With construction of a magnetically levitated train line connecting Tokyo to Osaka via Nagoya in the works, Central Japan Railway Co. (JR Tokai) has started negotiating with landowners for property rights around Nagoya Station.
Sectional property rights will determine how far below ground a landowner’s boundaries extend.
In places where the tunnel for the magnetic levitation train line will be built less than 40 meters below ground, the company will sign a contract with landowners and pay them a lump sum in compensation.
Unlike the procedure for land acquisition, which is required to construct stations for the state-of-the-art train, negotiations for sectional property rights are widely believed to go smoother because owners aren’t required to move out.
However, there are over 1,000 people whose land rights will be affected and their opinions on the matter are divided.
When a briefing for landowners was held in Nagoya, many participants voiced concerns.
“Nobody told us that there will be restrictions on how we use our land,” one landowner said. Another asked, “how will high-rise buildings be affected?”
“Unlike the land acquisition area where the owners will leave after selling their land, those in the designated sectional property rights area will have to continue living there,” said a male attendee in his 30s.
“People are also concerned about the effect of electromagnetic (waves) from the maglev train itself.”
Some asked for luggage checks for maglev train passengers, citing an incident in June where a man set himself on fire on a bullet train, killing a female passenger.
“What if there was an explosion in the tunnel?” one person asked.
Once the tunnel is built, there will be restrictions on constructing high-rise buildings because the depth for pilings will be limited.
In addition, there will be limits to a building’s weight above the tunnel, causing some landowners to worry that their land value will drop as a result.
One company has been looking to build a high-rise building within the designated area for a while now.
“We’ve been asking them what limitations will be imposed when the maglev train is completed, but we haven’t received a satisfactory answer yet,” an official at the company said.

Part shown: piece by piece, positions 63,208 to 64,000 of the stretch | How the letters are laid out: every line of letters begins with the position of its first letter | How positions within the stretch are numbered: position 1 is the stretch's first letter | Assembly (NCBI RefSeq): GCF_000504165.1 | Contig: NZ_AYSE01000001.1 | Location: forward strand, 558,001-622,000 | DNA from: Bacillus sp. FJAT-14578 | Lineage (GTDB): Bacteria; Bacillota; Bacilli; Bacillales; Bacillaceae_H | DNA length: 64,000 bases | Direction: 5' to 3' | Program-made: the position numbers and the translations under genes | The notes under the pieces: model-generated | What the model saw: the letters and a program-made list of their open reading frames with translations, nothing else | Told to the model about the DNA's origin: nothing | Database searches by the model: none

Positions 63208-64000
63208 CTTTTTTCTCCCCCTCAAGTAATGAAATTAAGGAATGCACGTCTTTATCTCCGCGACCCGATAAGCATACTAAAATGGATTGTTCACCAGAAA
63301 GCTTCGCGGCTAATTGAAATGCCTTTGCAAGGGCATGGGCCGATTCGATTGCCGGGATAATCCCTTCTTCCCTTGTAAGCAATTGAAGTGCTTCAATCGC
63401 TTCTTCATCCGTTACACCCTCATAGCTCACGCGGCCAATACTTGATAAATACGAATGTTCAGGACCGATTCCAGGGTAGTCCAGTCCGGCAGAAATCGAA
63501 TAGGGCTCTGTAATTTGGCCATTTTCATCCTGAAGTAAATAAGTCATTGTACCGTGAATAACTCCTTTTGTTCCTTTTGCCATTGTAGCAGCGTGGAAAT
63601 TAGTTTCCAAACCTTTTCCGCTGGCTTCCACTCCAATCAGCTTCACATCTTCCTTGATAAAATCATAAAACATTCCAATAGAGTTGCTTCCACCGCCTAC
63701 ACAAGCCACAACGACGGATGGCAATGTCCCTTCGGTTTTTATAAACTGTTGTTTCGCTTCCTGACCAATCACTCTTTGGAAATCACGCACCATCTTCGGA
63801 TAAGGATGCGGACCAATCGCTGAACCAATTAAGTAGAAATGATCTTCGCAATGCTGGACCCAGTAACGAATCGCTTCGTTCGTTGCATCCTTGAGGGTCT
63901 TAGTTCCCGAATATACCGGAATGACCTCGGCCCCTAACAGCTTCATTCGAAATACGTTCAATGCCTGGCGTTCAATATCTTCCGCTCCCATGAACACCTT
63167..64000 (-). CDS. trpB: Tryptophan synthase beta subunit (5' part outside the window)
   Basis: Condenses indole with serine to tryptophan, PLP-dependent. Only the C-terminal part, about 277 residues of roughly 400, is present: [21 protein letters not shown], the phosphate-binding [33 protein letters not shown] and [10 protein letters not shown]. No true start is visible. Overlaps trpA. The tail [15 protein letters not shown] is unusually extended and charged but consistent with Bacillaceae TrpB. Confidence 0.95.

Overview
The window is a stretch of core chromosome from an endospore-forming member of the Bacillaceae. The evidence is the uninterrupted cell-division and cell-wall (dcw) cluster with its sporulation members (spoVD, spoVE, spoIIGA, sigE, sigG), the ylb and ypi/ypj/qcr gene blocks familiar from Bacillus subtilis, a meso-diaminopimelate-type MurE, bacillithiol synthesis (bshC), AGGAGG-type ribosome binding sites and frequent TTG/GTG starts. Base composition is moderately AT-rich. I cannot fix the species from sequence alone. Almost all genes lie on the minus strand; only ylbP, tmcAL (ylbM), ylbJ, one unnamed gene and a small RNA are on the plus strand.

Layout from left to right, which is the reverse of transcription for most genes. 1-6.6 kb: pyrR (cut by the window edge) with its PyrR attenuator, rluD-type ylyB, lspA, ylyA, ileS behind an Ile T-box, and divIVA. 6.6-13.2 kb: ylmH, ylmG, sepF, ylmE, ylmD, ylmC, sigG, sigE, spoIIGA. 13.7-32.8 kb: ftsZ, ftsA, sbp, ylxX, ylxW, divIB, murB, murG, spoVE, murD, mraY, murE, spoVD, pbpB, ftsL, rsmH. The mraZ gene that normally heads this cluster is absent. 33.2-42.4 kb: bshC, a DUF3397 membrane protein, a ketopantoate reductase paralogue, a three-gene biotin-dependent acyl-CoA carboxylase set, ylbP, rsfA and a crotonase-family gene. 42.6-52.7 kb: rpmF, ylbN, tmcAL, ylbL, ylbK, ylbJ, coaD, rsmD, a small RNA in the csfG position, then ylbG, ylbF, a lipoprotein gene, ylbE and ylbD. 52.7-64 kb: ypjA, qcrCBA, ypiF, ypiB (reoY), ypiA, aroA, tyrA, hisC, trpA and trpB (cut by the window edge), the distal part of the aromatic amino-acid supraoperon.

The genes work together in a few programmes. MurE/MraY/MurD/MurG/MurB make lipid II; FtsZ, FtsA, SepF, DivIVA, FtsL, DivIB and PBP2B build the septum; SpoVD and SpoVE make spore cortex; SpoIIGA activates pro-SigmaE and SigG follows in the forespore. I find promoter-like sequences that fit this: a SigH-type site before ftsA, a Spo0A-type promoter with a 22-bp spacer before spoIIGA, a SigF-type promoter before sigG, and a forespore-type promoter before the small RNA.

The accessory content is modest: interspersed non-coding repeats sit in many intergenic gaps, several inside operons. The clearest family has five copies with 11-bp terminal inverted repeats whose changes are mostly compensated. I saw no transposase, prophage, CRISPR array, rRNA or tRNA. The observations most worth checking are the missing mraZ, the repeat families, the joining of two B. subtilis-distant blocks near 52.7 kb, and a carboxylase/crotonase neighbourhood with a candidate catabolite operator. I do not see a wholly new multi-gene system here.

According to JR Tokai, a 1.7 km area stretching from Horikawa in Nishi Ward to Taiko-dori in Nakamura Ward falls under the sectional property rights area. The figure does not include the 0.9 km surrounding Nagoya Station, where the land is set to be acquired.
In total, 560 landowners are registered in the sectional area, more than four times the number of landowners JR Tokai is negotiating with to sell their land.
Compensation will be paid to both landowners and leaseholders.
For condominium buildings, which are jointly owned by all residents, JR Tokai must receive consent from every owner — a higher figure than the 80 percent needed to rebuild an entire building.
The company also needs to gain the consent of financial institutions that hold the mortgage rights to some of the land.
“There may be close to 1,000 people involved in this,” said a person well-versed on the issue.
JR Tokai has placed markings about 20 meters apart on the ground in Nishi Ward, including at the Endoji shopping arcade. The markings show where the tunnel will run underground.
“We considered the impact on train passengers and surrounding facilities when determining the depth of the tunnel,” a JR Tokai official explained.
The company hopes to complete negotiations on sectional property rights by the end of fiscal 2018 after obtaining agreement from landowners.
This section, appearing Tuesdays, features topics and issues from the Chubu region covered by the Chunichi Shimbun. The original article was published on Oct. 18.